Cholesterol & Phytosterols
I was raised omnivorous, but I chose veganism in 2007. While I fluctuated between vegetarianism and veganism over the next years, I've been consistently following a vegan lifestyle to the best of my abilities for the last three years.
At the grocery store, I take my time to read food labels. Unless I'm already familiar with certain items or brands, I always check ingredients to see if a product is vegan or not. Yet, there's a tip that always saves me time, and I want to share it with you!
Check first if the item has cholesterol:
If it has, stop browsing through the ingredients. That product is not vegan.
If it doesn't, keep reading the label. No cholesterol doesn't mean the product is vegan as there could be other ingredients of animal origin.
According to MedlinePlus, cholesterol is a waxy, fat-like substance found in all human body cells. The body needs cholesterol to make hormones, vitamin D, and substances that help digest foods.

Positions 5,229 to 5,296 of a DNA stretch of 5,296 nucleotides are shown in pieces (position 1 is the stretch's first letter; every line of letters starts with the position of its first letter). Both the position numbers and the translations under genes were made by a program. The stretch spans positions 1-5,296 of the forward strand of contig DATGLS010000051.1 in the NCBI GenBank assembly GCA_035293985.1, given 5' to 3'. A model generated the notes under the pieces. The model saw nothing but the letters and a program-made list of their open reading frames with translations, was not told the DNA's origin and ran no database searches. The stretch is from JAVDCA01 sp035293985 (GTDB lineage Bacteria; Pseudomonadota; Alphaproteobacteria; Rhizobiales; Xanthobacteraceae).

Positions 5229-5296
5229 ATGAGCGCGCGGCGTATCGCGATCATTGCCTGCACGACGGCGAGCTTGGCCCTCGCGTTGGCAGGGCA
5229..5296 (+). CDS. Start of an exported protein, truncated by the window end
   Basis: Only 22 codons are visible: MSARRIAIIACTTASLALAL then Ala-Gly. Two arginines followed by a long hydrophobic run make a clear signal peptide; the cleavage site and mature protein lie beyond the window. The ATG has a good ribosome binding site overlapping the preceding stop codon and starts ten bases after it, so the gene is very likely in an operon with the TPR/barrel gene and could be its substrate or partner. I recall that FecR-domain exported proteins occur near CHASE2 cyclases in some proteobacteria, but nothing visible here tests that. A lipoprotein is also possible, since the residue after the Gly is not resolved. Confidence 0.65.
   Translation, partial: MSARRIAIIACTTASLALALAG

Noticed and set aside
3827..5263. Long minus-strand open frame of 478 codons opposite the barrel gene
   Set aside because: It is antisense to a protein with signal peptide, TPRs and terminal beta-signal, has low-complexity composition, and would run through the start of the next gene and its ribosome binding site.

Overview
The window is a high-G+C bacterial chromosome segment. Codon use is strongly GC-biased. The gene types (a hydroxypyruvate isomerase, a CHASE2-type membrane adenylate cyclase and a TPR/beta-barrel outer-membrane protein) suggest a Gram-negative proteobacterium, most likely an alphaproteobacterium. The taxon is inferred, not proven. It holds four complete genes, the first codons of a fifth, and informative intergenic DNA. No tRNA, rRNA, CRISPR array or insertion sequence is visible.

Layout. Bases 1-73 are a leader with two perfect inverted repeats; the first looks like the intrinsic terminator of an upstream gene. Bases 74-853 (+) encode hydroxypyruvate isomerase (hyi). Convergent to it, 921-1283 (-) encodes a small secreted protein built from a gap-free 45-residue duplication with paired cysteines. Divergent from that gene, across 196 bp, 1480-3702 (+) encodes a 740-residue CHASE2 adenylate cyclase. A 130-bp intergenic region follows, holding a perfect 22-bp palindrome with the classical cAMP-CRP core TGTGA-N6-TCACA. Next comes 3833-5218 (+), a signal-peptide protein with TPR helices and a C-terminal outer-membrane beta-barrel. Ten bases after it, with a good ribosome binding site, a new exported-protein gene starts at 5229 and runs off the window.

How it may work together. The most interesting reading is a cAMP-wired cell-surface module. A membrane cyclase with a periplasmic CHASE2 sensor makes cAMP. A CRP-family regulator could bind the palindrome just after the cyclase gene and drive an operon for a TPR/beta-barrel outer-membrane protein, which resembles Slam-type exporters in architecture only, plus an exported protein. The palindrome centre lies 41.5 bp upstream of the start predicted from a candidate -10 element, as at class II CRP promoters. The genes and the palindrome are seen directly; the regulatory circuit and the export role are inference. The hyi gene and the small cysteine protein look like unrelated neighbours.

Since cholesterol is biosynthesized by all animal cells, it is also found in foods from animal sources. Major dietary sources of cholesterol include:
The human body produces all the cholesterol it needs (bile cholesterol), so we don't need the additional dietary cholesterol input.
The USDA Dietary Guidelines Advisory Committee recommends eating as little dietary cholesterol as possible. This is also because most foods rich in cholesterol are high in saturated fat, which may increase cardiovascular disease risk.
Instead of cholesterol, some plant oils and foods—such as avocado, flax seeds, and peanuts—contain phytosterols. This type of fat helps reduce the absorption of both dietary and bile cholesterol.
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